I don’t know about you, but I’ve had it. We’re not yet done with January and we’ve had more than our yearly average snowfall. My commute has been awful – if the trains aren’t delayed by snow and ice, then switches are breaking, signals malfunctioning, rail cars creeping ever so slowly from station to station. I’ve missed my bus home from the train station every night this week, and tonight looks to be no exception, with more snow expected to begin this afternoon, continuing overnight.

Dinner: January 25, 2011

We’ve been on a steady diet of comfort food – a hearty pot roast Sunday night, an almost-meatless soup on Monday, loaded with creamy beans, pasta, and bits of pancetta (not yet our own, but we’re oh-so-close). Last night, I threw together this simple pasta dish, a combination of grated beets cooked down in butter with a healthy splash of white balsamic, the pasta par-cooked then added to the beets with some pasta water to finish, becoming infused with beet flavor and that lovely rich hue. There are similar pastas out there that include poppy seeds and mint, but Mike and I both wanted goat cheese, so I crumbled a bit of Vermont Butter & Cheese chevre on our plates, along with some chopped pistachios for a visual and textural pop. The vibrant colors and bright flavors chased my winter blues away, at least for a little while.

If you follow me on Facebook, Twitter, or elsewhere, you’ve probably already seen me proudly cheering on my cool friends Cathy and Kim, who are featured in the Washington Post today. If you haven’t, check it out. I’m there, too, on page two, and I couldn’t be more thrilled.

Snow and Pho

3:58 pm

We’re up to our elbows in snow, and a good four days into our 10-day adaptation of the Food Lovers’ Cleanse. The biggest problem I’ve had (as I suspected would be the case) is that it has been really difficult to make the plan’s suggested breakfasts and lunches work with my weekday schedule, but I’ve also found that the recipes in general have been really hit or miss.

Dinner:  January 9, 2011

I was almost ready to give up entirely after our first dinner, the disastrous Ultimate Winter Couscous, which smelled so lovely in the oven but tasted like a whole lot of unpleasantly-textured nothing on the plate (and I’m still at a loss as to why those vegetables needed four whole tablespoons of olive oil). Mike tried and really liked Heidi’s cinnamon quinoa, the edamame hummus (both of which I look forward to trying), and the tuna with celery root and apple salad, but I couldn’t even smell that salad without gagging (and I love celery root). I ended up eating dry tuna with even drier Wasa crackers.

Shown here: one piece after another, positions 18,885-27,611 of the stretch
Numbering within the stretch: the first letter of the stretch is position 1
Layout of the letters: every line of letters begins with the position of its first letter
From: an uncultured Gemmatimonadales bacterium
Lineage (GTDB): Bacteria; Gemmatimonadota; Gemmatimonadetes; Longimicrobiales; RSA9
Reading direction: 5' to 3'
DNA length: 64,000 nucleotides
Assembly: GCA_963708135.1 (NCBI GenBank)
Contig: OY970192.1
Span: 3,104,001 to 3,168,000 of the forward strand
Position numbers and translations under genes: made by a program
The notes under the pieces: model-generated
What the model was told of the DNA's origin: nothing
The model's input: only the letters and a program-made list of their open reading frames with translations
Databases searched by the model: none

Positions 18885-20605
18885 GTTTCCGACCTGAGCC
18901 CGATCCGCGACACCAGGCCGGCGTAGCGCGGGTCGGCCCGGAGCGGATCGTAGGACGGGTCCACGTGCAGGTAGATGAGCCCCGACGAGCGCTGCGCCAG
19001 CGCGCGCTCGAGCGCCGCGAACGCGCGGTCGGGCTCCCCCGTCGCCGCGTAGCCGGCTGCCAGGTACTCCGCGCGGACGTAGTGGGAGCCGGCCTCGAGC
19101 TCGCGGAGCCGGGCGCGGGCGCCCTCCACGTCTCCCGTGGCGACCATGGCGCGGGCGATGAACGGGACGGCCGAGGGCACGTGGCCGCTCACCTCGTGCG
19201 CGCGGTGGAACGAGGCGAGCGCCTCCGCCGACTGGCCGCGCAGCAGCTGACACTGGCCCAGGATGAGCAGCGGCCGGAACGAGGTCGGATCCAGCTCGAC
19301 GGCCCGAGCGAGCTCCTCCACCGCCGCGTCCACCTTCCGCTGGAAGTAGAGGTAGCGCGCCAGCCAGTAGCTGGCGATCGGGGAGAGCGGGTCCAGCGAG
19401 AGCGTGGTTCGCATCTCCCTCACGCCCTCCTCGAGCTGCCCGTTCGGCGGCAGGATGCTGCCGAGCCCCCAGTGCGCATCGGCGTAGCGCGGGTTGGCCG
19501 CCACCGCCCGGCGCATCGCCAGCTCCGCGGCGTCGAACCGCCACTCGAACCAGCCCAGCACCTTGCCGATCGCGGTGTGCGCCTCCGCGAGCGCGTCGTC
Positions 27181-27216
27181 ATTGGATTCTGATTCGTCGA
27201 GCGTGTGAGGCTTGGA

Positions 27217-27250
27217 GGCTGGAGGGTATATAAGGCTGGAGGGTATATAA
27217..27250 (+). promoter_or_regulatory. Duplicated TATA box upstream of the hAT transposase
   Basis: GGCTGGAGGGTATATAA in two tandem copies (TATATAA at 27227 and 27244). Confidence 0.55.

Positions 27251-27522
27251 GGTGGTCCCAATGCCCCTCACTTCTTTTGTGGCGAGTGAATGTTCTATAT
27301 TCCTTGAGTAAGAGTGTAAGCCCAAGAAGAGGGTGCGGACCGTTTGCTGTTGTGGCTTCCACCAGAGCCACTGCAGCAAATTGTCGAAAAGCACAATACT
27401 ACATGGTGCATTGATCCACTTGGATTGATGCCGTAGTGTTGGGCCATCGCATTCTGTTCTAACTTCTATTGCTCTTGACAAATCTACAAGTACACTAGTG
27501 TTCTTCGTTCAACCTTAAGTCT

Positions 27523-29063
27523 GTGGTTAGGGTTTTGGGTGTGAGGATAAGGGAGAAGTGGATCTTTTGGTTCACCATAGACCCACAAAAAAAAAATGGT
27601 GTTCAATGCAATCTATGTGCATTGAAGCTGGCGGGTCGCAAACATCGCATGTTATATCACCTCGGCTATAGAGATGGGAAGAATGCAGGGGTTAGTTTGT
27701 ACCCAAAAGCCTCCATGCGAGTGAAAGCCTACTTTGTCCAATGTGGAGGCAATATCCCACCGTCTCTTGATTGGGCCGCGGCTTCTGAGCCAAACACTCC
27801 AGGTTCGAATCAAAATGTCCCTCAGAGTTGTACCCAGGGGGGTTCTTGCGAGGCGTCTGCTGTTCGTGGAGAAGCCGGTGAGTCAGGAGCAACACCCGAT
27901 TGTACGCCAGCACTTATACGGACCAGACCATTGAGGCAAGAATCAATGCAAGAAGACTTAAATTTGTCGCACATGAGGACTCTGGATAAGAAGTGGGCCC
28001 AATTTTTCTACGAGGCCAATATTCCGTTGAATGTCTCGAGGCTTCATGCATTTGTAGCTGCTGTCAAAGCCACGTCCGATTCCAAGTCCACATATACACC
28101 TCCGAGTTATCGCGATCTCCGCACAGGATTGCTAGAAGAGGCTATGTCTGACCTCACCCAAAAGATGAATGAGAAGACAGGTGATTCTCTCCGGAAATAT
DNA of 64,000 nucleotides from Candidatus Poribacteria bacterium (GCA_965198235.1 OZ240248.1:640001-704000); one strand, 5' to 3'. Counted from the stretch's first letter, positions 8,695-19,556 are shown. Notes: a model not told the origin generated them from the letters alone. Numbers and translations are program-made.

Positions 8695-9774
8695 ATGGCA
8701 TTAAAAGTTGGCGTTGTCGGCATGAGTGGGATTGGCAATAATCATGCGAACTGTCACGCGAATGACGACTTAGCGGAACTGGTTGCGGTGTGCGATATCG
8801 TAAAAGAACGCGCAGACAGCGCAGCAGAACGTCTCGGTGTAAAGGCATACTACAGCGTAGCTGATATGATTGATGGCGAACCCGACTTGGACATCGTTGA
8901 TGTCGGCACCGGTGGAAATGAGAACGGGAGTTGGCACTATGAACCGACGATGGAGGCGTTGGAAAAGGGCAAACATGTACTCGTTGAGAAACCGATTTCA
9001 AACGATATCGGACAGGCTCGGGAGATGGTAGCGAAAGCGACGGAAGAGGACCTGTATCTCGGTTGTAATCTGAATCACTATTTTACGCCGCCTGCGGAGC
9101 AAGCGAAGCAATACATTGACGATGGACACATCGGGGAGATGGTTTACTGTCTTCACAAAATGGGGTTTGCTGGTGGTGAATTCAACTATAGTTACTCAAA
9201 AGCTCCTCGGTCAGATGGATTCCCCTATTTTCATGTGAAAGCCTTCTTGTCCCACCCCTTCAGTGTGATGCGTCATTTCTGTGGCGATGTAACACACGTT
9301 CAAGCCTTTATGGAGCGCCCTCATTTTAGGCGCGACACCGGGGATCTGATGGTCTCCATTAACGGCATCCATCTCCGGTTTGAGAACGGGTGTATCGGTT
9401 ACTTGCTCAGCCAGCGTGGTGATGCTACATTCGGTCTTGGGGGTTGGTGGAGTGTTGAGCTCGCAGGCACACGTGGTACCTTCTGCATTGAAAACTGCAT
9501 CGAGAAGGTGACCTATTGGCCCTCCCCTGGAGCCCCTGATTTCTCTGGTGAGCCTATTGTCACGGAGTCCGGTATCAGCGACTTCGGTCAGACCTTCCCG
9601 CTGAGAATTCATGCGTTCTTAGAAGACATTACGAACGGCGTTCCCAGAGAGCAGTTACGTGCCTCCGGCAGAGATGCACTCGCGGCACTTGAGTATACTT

Dinner: January 10, 2011

On a positive note, we truly loved the salmon in Bengali mustard sauce and the black-eyed pea curry (for which I used yellow-eye beans from Freedom Bean Farm in Maine), both of which we’d happily put into regular rotation.


Perhaps my favorite recipe so far, though, is one that does not appear in the original BA Food Lovers’ Cleanse, but one I decided to swap in for the OMG-are-you-serious? on-a-weeknight? Successively Simmered Koya-Dofu and Vegetables, the incredibly aromatic, delicious, satisfying, and – wait for it – easy enough for a weeknight (or any darned time) Vegetarian Pho by our friend Winnie Abramson.

snow day lunch

You toast coriander seeds, cloves, star anise, and a cinnamon stick in a dry skillet until fragrant, add them to some warm vegetable broth with an onion and some peeled and smashed ginger, plus an Indonesian soy sauce (which I couldn’t find, so I used her suggested substitution of brown sugar and tamari). You bring it to a boil, simmer, strain out the solids, chop the softened onion and ginger, then add them back to the pot along with edamame and chopped bok choy. Cook a little longer, add your rice noodles (I even used whole grain rice noodles! Healthy!), and finish with a big hit of fresh lime juice, Sriracha, cilantro and fresh scallions. Easy. Peasy. Delicious. And so nice we ate it twice.